A star-shaped brain cell called an astrocyte appears to help keep blood pressure and blood flow inside the brain on a healthy, even keel, scientists report.
Like a health-care worker keeping tabs on a patient’s blood pressure, the finger-like appendages of astrocytes, called endfeet, quite literally wrap around the countless, fragile blood vessels in the brain, constantly monitoring what’s going on inside and around them, said Dr. Jessica A. Filosa, neurovascular physiologist in the Department of Physiology at the Medical College of Georgia at Georgia Regents University.
Filosa calls astrocytes “housekeepers” and the new findings indicate that, when they sense a change in blood pressure inside the fragile parenchymal arterioles, one of their many duties is releasing signals that help dilate or constrict the blood vessels, whichever it takes to maintain the healthy status quo.
“This is the first evidence of the astrocyte’s role in pressure-induced myogenic (muscle) tone, which is keeping things regular,” said Filosa, corresponding author of the study in The Journal of Neuroscience, jneurosci.org/content/35/21/8245.full.
In fact, astrocytes keep their fingers on the pulse of blood vessels and neurons simultaneously, apparently playing an important role in balancing their needs. “They are perfect bridges between what is going on with neuronal activity and blood flow changes to the brain,” Filosa said.
Still the new study suggests that, even if the neurons are not in need of an adjustment to accommodate a changing demand for energy and oxygen, astrocytes relentlessly monitor and respond to changes in pressure in the parenchymal arterioles to help keep the brain from getting too much blood. “It actually requires active astrocytes to maintain a constant tone,” Filosa said.
Astrocyte activity is driven by changes in the cell’s internal calcium levels: usually an increased calcium level means increased activity. Scientists used a model that enabled them to perfuse the parenchymal arterioles in a brain slice. When they increased pressure inside the blood vessels, they constricted as they should, which triggered an increase in the astrocytes’ intracellular calcium levels that enabled the cells to help the blood vessels maintain a healthy vascular tone. When scientists reduced available calcium inside astrocytes, through a process called chelation, the parenchymal arterioles still responded to changes in pressure, but could not hold a consistent tone without the support of the astrocyte endfeet.
“We want to maintain pressure and flow within normal ranges,” she said. “You can think of the concept of maintaining something that is constant, something that is always going on in your blood vessels and in your brain.” This basal control gets overridden in a time- and region-specific manner by task-evoked increases in blood flow needed to, for example, memorize a poem, read a scientific study, or do brain surgery. However, Filosa notes that the majority of the brain’s energy goes toward maintaining resting brain activity that enables basics such as breathing and walking.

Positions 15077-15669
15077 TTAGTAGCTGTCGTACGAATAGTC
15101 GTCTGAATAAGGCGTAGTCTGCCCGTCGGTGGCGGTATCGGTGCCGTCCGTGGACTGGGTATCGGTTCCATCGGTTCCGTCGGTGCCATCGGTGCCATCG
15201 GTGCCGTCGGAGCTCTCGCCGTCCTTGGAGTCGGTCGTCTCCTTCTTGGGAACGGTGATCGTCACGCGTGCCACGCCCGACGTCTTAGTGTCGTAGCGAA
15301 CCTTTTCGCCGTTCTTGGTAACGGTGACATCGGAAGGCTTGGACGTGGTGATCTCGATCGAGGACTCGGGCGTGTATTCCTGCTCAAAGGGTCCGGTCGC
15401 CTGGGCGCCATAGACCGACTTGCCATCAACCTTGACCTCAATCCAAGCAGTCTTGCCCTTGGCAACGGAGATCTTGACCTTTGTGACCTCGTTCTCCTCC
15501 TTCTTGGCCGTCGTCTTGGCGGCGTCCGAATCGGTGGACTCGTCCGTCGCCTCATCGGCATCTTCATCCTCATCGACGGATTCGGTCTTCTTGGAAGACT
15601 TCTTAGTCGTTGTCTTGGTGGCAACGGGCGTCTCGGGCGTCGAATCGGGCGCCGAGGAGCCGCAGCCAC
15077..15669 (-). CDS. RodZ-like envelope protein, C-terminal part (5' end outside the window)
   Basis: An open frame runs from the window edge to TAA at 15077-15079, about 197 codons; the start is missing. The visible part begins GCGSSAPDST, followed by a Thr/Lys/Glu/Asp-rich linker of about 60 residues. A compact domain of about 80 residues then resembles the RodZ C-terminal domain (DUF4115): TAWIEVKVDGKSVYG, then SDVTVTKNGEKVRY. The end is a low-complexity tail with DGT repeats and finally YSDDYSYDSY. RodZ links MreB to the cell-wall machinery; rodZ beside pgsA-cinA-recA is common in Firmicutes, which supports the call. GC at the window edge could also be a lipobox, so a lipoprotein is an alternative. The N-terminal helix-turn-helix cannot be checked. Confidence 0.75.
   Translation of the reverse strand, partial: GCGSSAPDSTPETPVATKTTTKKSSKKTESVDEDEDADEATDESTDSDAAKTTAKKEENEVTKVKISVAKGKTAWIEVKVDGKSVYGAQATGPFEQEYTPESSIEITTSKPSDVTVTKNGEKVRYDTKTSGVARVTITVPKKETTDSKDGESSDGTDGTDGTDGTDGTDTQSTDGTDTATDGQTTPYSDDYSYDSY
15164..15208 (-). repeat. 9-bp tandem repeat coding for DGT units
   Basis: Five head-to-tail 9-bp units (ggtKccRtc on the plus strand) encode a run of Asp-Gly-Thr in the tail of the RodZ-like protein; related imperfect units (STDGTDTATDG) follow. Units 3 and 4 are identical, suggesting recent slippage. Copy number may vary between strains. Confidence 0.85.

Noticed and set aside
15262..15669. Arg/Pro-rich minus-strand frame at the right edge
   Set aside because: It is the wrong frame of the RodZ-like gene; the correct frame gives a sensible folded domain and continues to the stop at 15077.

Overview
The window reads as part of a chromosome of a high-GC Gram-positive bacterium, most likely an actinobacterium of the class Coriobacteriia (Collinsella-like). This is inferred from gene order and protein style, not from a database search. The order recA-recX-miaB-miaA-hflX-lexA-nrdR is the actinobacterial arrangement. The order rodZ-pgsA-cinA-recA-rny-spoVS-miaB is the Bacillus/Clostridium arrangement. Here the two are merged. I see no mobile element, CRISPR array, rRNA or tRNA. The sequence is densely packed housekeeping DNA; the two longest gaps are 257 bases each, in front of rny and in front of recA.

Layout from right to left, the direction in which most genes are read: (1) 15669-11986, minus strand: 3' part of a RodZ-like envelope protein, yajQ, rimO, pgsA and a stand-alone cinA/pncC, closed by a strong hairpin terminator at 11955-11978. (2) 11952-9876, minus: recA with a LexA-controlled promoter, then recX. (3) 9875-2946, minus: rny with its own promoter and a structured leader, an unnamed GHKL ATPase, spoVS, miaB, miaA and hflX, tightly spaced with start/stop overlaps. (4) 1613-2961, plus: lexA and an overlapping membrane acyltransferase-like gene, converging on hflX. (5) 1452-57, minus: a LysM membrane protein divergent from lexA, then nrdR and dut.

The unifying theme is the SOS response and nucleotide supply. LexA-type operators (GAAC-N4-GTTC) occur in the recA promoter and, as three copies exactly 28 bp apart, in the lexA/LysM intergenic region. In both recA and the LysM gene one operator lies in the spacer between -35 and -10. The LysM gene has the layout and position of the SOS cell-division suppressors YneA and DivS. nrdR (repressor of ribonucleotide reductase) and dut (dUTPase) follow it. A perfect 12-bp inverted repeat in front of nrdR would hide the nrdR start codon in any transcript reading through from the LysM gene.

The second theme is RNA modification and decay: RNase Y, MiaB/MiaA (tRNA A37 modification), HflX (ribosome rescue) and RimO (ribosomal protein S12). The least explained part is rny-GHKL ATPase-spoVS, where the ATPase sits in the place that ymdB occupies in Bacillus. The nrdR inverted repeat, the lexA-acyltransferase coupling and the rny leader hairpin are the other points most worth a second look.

Calling fragile parenchymal arterioles “astrocyte-coated” is no exaggeration since about 99 percent of their outside surface is literally covered by endfeet, which have the look of spider webs, Filosa said. “You don’t want to damage these vessels.”
Filosa notes that chronic stress, such as high blood pressure, can actually damage multiple layers of protection, leaving fragile parenchymal arterioles rigid and unable to do their jobs and astrocytes without their supportive, responsive grip. Too much blood flow or too high pressure in the brain can result in swelling, hemorrhage and/or stroke and leave the brain more vulnerable to ischemia and infection. Too much calcium in astrocytes also has been associated with neurodegenerative maladies such as Alzheimer’s.
Next steps include figuring out what effect activating astrocytes has on neuronal activity, so Dr. Ki Jung Kim, postdoctoral fellow and first author on the current study, is now recording from neurons as they change pressure inside blood vessels.
The brain is one of the body’s most vascular organs. The subtly pulsing carotid arteries on either side of the neck are essentially where the brain’s vascular system starts. The carotids come together at the base of the brain to form the Circle of Willis, and branches off that structure give rise to smaller, muscular extracerebral blood vessels that eventually cover the surface of the brain. These muscular vessels, also called resistance cells, branch many times, shedding all but one smooth muscle cell layer as they dive into the brain tissue to become parenchymal arterioles. Astrocytes have connections that reach all the way back to the muscular extracerebral blood vessels.
She notes that the sturdy, extracerebral blood vessels also play an important role in pressure control and vascular tone inside the brain. As examples, when anger or terror cause a sharp increase in blood pressure in the body, these big vessels will constrict to prevent sudden changes in cerebral blood flow and prevent large pressure changes from reaching fragile parenchymal arterioles. Even routine changes in blood pressure, such as those that take place in the simple act of standing, require these adjustments. Filosa notes, that when you stand up real fast, the reason you may feel dizzy is, in part, because astrocytes and smooth muscles didn’t have enough time to make their respective proper adjustments.
The research was supported by the National Institutes of Health and the American Heart Association.